787 F2d 995 Eitel v. Holland

787 F.2d 995

Gary R. EITEL, Plaintiff-Appellant,
Verla Sue HOLLAND, et al., Defendant-Appellee.

No. 85-2499

Summary Calendar.

United States Court of Appeals,
Fifth Circuit.

April 18, 1986.

Gary R. Eitel, Lindale, Tex., pro se.

Jim Mattox, Atty. Gen., Richard W. Meyer, Robin Sanders, Asst. Attys. Gen., Austin, Tex. for Holland.

Bruce A. Pauley, Mesquite, Tex. for Ted Lyon, Jr.

Howard Shapiro, Plano, Tex., Bruce Anton, Dallas, Tex., for Shapiro.

Appeal from the United States District Court for the Eastern District of Texas.

Before ALVIN B. RUBIN, REAVLEY and HILL, Circuit Judges.

ALVIN B. RUBIN, Circuit Judge:

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Gary R. Eitel, a pro se plaintiff, brought a civil rights action against the judge presiding over his tort case in Texas state court and against two attorneys who represented two of the defendants in the state case. The plaintiff alleged that the judge and the two attorneys conspired to deprive him of his due process right to a fair trial and discriminated against him because he desired to represent himself. He asserted claims under 42 U.S.C. Secs. 1983 and 1985, and sought money damages and injunctive relief. The district court dismissed all of his claims, holding the judge immune from a suit for damages and abstaining from hearing other claims. We affirm the judgment on all claims decided, but reverse the dismissal of, and remand the case for, consideration of those claims that the district court abstained from deciding.I.


Eitel filed suit in Texas state court seeking damages for injuries he allegedly sustained in a drag-racing accident. During most of the pre-trial proceedings, Eitel represented himself. One defendant, Judge Verla Sue Holland was the presiding judge; the other defendants, Shapiro and Lyon, represented two of the state court defendants. Judge Holland granted several motions made by the defendants, including one to permit Lyon, who was a Texas legislator, to have a statutorily-authorized legislative continuance.


Shortly thereafter, and while the state court action was still pending, Eitel filed this suit against Judge Holland and the other two federal defendants, invoking 42 U.S.C. Sec. 1983. Eitel seeks damages and an injunction that would allow him to represent himself in state court and recuse Judge Holland. On motions of Judge Holland and Lyon, the district court dismissed the federal suit.


Eitel had also filed a motion to recuse Judge Holland in state court. After the federal action had been dismissed, the motion was heard and denied by another Texas state district judge. Eitel's state case then went to trial. Allegedly because Judge Holland refused to permit Eitel to appear pro se, he obtained counsel and, throughout the trial, was represented by counsel. The jury found against Eitel and the state court entered judgment against him awarding one of the state defendants $40,000 in attorney's fees for Eitel's filing what the jury found to have been a groundless suit brought in bad faith and for the purpose of harassment.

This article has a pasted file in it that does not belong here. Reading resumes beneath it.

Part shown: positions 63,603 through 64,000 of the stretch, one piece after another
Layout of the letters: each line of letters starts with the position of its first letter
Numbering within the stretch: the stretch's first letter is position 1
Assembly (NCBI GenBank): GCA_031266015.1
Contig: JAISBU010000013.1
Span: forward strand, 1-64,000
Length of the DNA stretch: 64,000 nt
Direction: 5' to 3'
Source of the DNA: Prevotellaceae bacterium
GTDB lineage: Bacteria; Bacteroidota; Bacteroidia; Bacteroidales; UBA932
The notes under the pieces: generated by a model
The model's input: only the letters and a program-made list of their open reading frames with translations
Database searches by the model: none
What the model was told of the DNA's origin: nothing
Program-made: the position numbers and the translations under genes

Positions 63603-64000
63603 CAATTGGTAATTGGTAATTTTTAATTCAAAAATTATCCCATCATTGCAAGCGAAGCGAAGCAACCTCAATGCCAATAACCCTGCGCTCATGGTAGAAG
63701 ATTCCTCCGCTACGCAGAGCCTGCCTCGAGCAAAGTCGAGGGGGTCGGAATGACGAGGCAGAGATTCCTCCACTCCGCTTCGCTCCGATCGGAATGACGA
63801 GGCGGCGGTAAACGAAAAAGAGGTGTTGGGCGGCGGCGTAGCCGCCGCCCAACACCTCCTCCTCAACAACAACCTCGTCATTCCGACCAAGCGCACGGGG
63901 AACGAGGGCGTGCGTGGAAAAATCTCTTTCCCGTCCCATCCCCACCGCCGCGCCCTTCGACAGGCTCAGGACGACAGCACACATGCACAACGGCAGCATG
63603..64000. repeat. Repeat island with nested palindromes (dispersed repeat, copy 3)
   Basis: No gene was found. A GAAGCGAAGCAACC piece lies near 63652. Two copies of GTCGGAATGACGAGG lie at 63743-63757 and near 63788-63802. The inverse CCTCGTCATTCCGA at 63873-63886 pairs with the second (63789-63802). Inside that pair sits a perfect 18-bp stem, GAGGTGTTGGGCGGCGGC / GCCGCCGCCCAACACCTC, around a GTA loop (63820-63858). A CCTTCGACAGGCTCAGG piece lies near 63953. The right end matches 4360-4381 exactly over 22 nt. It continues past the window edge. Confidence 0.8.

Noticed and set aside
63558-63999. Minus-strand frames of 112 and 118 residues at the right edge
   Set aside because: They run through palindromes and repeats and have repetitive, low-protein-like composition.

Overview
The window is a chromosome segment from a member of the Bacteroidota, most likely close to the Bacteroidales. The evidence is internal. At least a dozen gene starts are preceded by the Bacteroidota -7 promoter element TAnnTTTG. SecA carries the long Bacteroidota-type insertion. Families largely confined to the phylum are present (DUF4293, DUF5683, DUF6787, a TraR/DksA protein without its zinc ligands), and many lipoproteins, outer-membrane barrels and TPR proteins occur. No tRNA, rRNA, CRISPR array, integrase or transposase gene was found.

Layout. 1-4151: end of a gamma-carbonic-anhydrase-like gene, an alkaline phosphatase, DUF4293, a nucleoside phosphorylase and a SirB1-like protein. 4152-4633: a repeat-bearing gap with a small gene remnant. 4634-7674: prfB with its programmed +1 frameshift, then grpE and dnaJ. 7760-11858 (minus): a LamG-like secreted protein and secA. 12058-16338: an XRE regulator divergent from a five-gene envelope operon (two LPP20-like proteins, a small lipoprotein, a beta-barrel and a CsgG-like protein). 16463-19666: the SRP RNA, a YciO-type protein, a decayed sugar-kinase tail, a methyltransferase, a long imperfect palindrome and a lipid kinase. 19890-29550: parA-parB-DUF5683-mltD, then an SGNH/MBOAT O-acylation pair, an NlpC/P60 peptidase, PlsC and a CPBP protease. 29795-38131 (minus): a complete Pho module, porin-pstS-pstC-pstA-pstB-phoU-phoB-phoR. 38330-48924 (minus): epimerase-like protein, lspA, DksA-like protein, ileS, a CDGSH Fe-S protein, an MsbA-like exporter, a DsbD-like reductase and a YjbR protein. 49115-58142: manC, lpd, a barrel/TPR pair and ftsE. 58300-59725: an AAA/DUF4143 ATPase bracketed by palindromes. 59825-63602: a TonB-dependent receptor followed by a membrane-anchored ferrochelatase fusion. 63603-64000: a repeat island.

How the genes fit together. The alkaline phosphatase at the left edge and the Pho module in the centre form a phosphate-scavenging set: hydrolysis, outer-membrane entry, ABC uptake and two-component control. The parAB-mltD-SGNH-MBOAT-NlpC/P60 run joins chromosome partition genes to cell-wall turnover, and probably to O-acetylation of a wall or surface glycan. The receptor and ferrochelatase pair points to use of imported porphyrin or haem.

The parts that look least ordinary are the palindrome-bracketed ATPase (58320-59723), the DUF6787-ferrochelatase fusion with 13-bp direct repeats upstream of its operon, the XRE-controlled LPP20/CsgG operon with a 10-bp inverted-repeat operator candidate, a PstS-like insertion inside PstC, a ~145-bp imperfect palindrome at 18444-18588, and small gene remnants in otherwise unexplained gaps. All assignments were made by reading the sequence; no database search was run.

Eitel's prayer for injunctive relief to forbid Judge Holland to hear his case is now moot because the trial has been completed. If Judge Holland erred in presiding at the trial, Eitel must seek relief from the state courts on appeal. It is beyond our power to enjoin the effect of the state court judgment for we do "not have appellate jurisdiction to review, modify or nullify a final order of a state court."1 As we stated in Hagerty v. Succession of Clement,2 "a plaintiff may not seek a reversal of a state court judgment simply by casting his complaint in the form of a civil rights action."


In denying injunctive relief here, we follow the well-established principle stated by the Supreme Court in Atlantic Coast Line Railroad Co. v. Brotherhood of Locomotive Engineers3 that "[p]roceedings in state courts should normally be allowed to continue unimpaired by intervention of the lower federal courts, with relief from error, if any, through the state appellate courts and ultimately [the United States Supreme] Court."



Eitel contends that Judge Holland and the other defendants denied him his right to represent himself in his state tort case, depriving him of due process of law, and conspired to deprive him of his right to equal protection of the laws. Because the district court granted a motion to dismiss on the face of the pleadings, we must accept as true all of the facts Eitel has alleged.

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A complaint states a valid Sec. 1983 claim if it alleges a denial, under color of state law, of a right, privilege, or immunity secured by the Constitution and laws of the United States.4 The plaintiff's right to proceed pro se in the Texas state court is guaranteed by Tex.R.Civ.P. 7, which states, "[A]ny party to a suit may appear and prosecute or defend his rights therein, either in person or by an attorney of the court."5 A party to a suit in federal court has a federal statutory right, first enacted in Sec. 35 of the Judiciary Act of 1789, to self-representation.6 These rights are statutory and do not imply the existence of a constitutional right to self-representation.